What to Expect With a Home-Based Telemarketing Job
Home-based telemarketing is much like any other work from home business, really -
except in most cases, you get paid an hourly "base" rate (usually $7 to $9 an hour) plus a
commission structure. Done well, the commission structure can make telemarketing extremely
lucrative. It's a difficult occupation for those that are not good with people, or not
confident speakers - because your prospect can't see your body language, facial
expressions, or any other information you're presenting, you need to have a fun and
dynamic personality, because it's up to you to prove your likability and credibility based
on a phone call alone.
Telemarketing is sometimes difficult, however, because although you are working, you're
also working to earn even more money - which makes you doing a job, and running a business
- from home.
The purpose of successful telemarketing is to reach the people who make the decisions
to buy. That being said, in telemarketing, it's very easy to waste a lot of time speaking
to the wrong person. In fact, much time spent is simply qualifying leads and in lengthy
conversations that seem to go nowhere fast - except, to the eventual "no".
If you're new to telemarketing, and you're interested in learning more before you apply
for a home-based telemarketing job, it's important for you to know that there are
guidelines for each conversation you have. Telemarketers typically have scripts to work
from - many employers ask their telemarketers to use the scripts word for word, while
others allow their telemarketers to become comfortable and simply use them as guidelines
over time. There are three basic types of telemarketing scripts that the home-based
telemarketer should be aware of:
• The verbatim script. This is the first level of script, the one an
employer will insist that you follow word for word. Usually this will be used by an
employer that is used when you are calling consumers, instead of businesses. Usually you
won't have to talk a long time, at most, three to four minutes, and usually you simply ask a
series of questions.
• The guided script. This script is less restrictive and allows you to
improvise based on what your prospect answers. Usually this type of conversation script is
used for the business to business telemarketing call. It can also be more effective for
experienced telemarketers when calling consumers if you need more information to qualify a prospect.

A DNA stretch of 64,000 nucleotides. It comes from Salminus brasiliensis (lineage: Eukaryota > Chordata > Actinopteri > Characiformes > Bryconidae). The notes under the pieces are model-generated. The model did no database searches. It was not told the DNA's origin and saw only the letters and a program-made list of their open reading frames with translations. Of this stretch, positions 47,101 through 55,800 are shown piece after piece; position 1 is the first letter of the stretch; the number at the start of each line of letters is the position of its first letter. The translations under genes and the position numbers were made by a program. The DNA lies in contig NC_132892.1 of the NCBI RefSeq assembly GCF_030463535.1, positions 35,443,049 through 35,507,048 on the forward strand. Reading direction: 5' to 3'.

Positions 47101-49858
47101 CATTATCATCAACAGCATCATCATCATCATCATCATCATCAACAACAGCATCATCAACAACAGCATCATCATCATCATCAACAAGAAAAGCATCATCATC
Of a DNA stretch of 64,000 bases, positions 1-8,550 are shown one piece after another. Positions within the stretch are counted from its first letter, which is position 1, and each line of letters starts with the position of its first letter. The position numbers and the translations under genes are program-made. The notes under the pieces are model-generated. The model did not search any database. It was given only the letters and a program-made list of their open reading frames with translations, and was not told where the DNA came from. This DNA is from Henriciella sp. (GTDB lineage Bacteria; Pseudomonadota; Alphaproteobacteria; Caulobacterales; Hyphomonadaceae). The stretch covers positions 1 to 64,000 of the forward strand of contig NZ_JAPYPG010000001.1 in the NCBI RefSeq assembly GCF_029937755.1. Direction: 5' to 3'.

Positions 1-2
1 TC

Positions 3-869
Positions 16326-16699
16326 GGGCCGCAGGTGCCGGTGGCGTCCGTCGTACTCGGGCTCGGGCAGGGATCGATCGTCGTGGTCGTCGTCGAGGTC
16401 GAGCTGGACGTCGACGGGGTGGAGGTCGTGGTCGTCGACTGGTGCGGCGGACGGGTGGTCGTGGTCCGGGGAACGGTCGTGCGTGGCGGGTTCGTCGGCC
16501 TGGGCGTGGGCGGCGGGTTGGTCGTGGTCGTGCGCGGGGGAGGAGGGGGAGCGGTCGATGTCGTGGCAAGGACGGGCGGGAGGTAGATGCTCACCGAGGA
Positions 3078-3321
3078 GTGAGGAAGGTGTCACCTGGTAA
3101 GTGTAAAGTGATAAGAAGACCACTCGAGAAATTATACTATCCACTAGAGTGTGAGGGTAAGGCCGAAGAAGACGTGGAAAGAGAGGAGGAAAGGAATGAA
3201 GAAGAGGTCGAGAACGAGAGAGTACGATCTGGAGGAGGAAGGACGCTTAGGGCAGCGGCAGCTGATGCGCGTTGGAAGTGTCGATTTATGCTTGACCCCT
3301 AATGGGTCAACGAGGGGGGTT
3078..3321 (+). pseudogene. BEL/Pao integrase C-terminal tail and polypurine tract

• The outline script is considered to be the most difficult type of
scripting. This method is used in business-to-business calling. Outline scripts are
basically like note cards to keep you on track in your conversations - you know what
you're selling, you're aware of who you are selling it to, and you are intimately familiar
with your products benefits and features. These are usually reserved for very experienced salespeople.
If you are new to telemarketing, and you're eager to work at home, don't fret -
remember, simply put, telemarketing is a people business. If you enjoy talking on the
phone, and are willing to be persistent, just remember that the most important quality
that a telemarketer must possess is a good telephone voice. Be enthusiastic and confident,
act mature and controlled.
Most work from home employers do offer training, so your enthusiasm, coupled with training
and hands-on experience, will point you in the right direction for a successful home-based
telemarketing job. Expect to make hundreds of calls daily but only speak with 50 or so people,
and try to make those calls count. Ask advice from your employer and fellow telemarketers
on how to make more sales. Don't give - every telemarketer has good and bad days. And remember
- every day you work from home is a new day to make things a little better!
Melissa Brewer is the author of the Little White Ebook of Homeshoring Jobs, the
complete guide to work from home call center employment available at
[littlewhiteebook.com parked domain] The Little White eBook Store
She has worked as a freelance writer for the past nine years and currently resides
in Washington, DC, three miles from the Obama White House.
More How to Choose a Career Information:
• How to Become a Software Engineer
• Medical, Dental and Ophthalmic Laboratory Technicians - Career Opportunities
• What You Need to Know to Become an Information Security Analyst
• How to Draw Fashion Illustrations
• Become a Park Ranger
• Get Hired as a Bartender Without Experience
• How to Get That First Job in Web Design
• Legal Assistants and Paralegals - The Future is Bright
• Get a Job With the CIA
• How to Help Your Child Find A 21st Century Career